As a matter of public policy, we can’t allow that to happen. We want to maintain people’s lives as effectively as we can, and I believe that for most people, that means protecting themselves with long term care insurance and participating in a public-private partnership. The partnership allows the private sector to pay for long term care first and makes Medicaid the payer of last resort. The four states that embraced this concept in the early 1990s have proved it to be a home run. Out of the approximately 325,000 people who purchased LTC partnership policies in Connecticut, New York, Indiana and California, less than 500 have had to turn to Medicaid after using their long term care insurance benefits first.7
Unlike the federal government, states are required to balance their budgets every year. They can’t print money like the federal government can, which means they only have a certain amount of funds. The Center of Budget and Policy Priorities (CBPP) says states are making cuts in essential services such as education, public health, and services for the elderly and disabled in addition to downsizing the state workforce. Some are cancelling vendor contracts for new projects, which eliminates jobs in the private sector.8
In other words, states are making choices between funding Medicaid and funding education. The National Association of State Budget Officers makes it clear where the priority lies. In 2010, total education cuts were $7.8 billion, while only $1.5 billion of Medicaid dollars were cut.9
If you, as a financial professional, truly want to make a difference in the quality of life of your clients, your own family and the economy of your country, you simply cannot afford not to present partnership long term care insurance plans in every LTCI sales situation. Regardless of the client’s financial strata, it communicates that the state wants people to buy it, and eventually, most, if not all, LTCI plans will be partnership. Most insurance companies are participating in the partnership plans. This means that when clients buy the age-appropriate inflation benefit from a company that participates, they receive a partnership policy, whether you meant to sell one or not and whether or not they asked for a partnership plan. The premium is the same for partnership or non-partnership policies, so there’s no down side to having one.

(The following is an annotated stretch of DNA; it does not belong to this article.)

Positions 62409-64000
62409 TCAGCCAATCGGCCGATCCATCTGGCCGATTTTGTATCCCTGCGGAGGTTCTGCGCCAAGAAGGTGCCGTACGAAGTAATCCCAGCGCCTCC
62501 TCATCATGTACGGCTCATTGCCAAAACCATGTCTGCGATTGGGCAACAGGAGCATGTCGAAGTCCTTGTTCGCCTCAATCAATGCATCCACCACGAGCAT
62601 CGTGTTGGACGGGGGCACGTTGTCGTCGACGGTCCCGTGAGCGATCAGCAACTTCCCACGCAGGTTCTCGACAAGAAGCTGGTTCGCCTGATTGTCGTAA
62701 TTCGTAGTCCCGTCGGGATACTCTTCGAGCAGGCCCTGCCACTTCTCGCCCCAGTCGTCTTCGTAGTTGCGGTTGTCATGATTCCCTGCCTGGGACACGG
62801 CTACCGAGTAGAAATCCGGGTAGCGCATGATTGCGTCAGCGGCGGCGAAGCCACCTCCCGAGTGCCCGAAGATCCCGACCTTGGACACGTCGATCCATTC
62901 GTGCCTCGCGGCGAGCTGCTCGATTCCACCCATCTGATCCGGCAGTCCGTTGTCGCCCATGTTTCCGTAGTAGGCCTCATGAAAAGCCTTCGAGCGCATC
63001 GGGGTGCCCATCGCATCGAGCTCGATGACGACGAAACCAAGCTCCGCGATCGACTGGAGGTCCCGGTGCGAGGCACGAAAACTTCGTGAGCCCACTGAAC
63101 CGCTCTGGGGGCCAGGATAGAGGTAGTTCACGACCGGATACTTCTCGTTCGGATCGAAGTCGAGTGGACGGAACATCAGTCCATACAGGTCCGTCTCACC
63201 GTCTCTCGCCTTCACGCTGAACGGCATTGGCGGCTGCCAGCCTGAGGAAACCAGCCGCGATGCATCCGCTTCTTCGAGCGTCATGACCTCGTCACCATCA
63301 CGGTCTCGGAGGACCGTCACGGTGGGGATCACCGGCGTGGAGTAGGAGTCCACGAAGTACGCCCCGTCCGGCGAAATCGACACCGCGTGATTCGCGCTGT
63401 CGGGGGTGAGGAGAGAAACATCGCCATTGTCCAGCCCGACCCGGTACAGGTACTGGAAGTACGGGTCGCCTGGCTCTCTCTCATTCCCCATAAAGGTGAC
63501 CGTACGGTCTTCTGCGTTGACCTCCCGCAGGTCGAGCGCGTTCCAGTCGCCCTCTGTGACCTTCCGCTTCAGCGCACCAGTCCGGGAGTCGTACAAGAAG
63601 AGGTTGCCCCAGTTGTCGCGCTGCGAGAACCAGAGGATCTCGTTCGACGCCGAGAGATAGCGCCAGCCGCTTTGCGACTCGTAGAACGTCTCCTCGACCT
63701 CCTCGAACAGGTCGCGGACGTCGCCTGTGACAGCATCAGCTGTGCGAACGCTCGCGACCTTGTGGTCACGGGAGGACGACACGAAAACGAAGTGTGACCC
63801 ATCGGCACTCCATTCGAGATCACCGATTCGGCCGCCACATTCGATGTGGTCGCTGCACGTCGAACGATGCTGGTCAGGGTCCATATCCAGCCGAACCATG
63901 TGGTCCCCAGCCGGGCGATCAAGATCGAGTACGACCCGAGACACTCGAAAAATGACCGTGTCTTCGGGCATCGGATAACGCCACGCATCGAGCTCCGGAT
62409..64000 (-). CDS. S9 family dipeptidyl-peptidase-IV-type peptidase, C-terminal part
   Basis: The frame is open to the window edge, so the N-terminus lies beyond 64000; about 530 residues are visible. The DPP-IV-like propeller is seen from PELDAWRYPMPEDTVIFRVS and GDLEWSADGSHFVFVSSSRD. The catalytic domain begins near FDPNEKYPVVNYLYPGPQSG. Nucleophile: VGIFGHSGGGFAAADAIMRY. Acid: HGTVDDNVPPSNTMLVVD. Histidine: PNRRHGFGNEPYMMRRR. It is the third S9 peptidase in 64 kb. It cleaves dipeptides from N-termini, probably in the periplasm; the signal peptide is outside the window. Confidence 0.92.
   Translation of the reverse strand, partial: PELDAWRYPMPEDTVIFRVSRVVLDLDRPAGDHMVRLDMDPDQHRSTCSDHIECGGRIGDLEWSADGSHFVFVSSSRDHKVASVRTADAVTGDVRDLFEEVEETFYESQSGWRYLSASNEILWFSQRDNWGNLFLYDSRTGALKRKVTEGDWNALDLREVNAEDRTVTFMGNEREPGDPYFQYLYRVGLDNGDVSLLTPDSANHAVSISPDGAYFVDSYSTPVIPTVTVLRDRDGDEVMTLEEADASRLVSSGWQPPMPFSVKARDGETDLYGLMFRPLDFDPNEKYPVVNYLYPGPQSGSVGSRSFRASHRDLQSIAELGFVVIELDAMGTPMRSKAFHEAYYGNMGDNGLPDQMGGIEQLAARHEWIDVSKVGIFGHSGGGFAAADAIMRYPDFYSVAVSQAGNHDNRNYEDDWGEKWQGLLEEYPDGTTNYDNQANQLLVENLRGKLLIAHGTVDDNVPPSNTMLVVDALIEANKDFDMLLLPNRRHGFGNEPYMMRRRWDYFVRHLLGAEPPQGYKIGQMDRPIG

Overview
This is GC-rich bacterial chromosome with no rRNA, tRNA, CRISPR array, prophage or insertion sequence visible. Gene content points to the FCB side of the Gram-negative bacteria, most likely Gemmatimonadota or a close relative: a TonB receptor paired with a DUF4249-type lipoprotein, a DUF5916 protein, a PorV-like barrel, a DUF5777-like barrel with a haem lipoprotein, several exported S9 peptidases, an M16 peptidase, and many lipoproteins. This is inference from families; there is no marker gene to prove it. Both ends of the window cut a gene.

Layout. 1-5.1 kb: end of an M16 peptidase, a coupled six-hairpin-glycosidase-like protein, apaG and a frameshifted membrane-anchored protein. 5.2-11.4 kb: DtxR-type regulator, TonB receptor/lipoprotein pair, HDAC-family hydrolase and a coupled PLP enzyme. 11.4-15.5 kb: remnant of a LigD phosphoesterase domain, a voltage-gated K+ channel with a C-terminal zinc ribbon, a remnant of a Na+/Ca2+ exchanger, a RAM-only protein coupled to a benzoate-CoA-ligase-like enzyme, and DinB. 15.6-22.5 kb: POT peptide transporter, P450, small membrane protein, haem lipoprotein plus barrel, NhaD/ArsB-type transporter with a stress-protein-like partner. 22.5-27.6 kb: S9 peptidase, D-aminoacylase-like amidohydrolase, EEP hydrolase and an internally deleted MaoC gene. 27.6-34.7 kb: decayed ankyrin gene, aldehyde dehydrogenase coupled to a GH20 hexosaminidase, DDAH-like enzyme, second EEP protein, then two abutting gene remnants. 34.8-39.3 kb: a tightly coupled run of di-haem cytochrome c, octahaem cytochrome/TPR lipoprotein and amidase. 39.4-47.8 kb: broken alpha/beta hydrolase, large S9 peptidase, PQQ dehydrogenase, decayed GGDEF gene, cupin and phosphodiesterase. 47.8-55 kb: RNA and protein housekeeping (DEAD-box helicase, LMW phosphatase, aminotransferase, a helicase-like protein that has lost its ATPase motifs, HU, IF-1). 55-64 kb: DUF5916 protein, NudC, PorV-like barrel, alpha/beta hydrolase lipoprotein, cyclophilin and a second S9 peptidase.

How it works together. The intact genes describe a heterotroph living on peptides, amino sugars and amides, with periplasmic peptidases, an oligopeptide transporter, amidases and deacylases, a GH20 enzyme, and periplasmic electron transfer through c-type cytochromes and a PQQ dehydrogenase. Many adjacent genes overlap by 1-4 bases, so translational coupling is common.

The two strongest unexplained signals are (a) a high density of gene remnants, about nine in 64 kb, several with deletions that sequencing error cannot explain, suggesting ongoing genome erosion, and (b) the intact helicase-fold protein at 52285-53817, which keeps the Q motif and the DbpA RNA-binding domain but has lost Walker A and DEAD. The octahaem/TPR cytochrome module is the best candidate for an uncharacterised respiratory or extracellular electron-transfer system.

The partnership is powerful in any presentation for these reasons:
1) Individuals can suffer financial reverses, as we’ve seen so plainly in the recent economy;
e.g. $1 million in assets can become $600,000 in a short period of time.
2) Many baby boomers still haven’t recovered from losses of this extent suffered during the stock market downturn.
3) Insurance companies are pulling back from the unlimited benefit period; but even for those who have that, consider points one and two. Whenever one receives benefits equal to net worth, that person can apply for Medicaid, if desired, and protect the full net worth.
Most long term care is paid out-of-pocket or by Medicaid — the state/federal welfare program that pays after one has spent down most resources — unless you buy a state-approved long term care insurance policy that allows the policyholder to protect assets equal to the benefits paid out before turning to Medicaid for help.10